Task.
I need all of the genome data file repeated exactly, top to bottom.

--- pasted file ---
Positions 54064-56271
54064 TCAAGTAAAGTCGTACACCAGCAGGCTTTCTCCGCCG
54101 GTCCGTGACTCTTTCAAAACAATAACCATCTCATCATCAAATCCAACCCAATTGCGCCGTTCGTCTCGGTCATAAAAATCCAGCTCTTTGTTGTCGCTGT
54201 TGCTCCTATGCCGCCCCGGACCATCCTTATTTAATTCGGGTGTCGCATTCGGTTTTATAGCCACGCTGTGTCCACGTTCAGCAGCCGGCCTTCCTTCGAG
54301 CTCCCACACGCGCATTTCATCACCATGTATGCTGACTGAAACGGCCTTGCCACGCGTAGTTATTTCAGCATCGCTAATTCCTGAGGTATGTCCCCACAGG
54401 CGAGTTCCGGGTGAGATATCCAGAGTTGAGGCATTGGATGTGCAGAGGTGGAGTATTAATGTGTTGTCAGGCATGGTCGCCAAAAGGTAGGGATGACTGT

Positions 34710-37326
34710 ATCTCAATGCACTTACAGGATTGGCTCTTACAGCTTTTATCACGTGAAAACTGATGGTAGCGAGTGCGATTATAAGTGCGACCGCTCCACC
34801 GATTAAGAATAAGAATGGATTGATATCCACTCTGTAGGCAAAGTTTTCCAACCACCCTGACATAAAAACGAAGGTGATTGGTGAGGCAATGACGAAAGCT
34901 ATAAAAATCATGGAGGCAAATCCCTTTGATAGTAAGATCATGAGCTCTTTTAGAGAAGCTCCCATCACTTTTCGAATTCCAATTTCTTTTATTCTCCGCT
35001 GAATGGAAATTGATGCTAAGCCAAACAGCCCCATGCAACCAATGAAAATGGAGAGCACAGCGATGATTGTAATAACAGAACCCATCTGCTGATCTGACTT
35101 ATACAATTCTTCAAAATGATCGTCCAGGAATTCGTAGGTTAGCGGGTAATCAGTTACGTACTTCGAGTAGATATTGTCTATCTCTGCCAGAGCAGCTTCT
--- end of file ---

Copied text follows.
Positions 54064-56271
54064 TCAAGTAAAGTCGTACACCAGCAGGCTTTCTCCGCCG
54101 GTCCGTGACTCTTTCAAAACAATAACCATCTCATCATCAAATCCAACCCAATTGCGCCGTTCGTCTCGGTCATAAAAATCCAGCTCTTTGTTGTCGCTGT
54201 TGCTCCTATGCCGCCCCGGACCATCCTTATTTAATTCGGGTGTCGCATTCGGTTTTATAGCCACGCTGTGTCCACGTTCAGCAGCCGGCCTTCCTTCGAG
54301 CTCCCACACGCGCATTTCATCACCATGTATGCTGACTGAAACGGCCTTGCCACGCGTAGTTATTTCAGCATCGCTAATTCCTGAGGTATGTCCCCACAGG
54401 CGAGTTCCGGGTGAGATATCCAGAGTTGAGGCATTGGATGTGCAGAGGTGGAGTATTAATGTGTTGTCAGGCATGGTCGCCAAAAGGTAGGGATGACTGT

Positions 34710-37326
34710 ATCTCAATGCACTTACAGGATTGGCTCTTACAGCTTTTATCACGTGAAAACTGATGGTAGCGAGTGCGATTATAAGTGCGACCGCTCCACC
34801 GATTAAGAATAAGAATGGATTGATATCCACTCTGTAGGCAAAGTTTTCCAACCACCCTGACATAAAAACGAAGGTGATTGGTGAGGCAATGACGAAAGCT
34901 ATAAAAATCATGGAGGCAAATCCCTTTGATAGTAAGATCATGAGCTCTTTTAGAGAAGCTCCCATCACTTTTCGAATTCCAATTTCTTTTATTCTCCGCT
35001 GAATGGAAATTGATGCTAAGCCAAACAGCCCCATGCAACCAATGAAAATGGAGAGCACAGCGATGATTGTAATAACAGAACCCATCTGCTGATCTGACTT
35101 ATACAATTCTTCAAAATGATCGTCCAGGAATTCGTAGGTTAGCGGGTAATCAGTTACGTACTTCGAGTAGATATTGTCTATCTCTGCCAGAGCAGCTTCT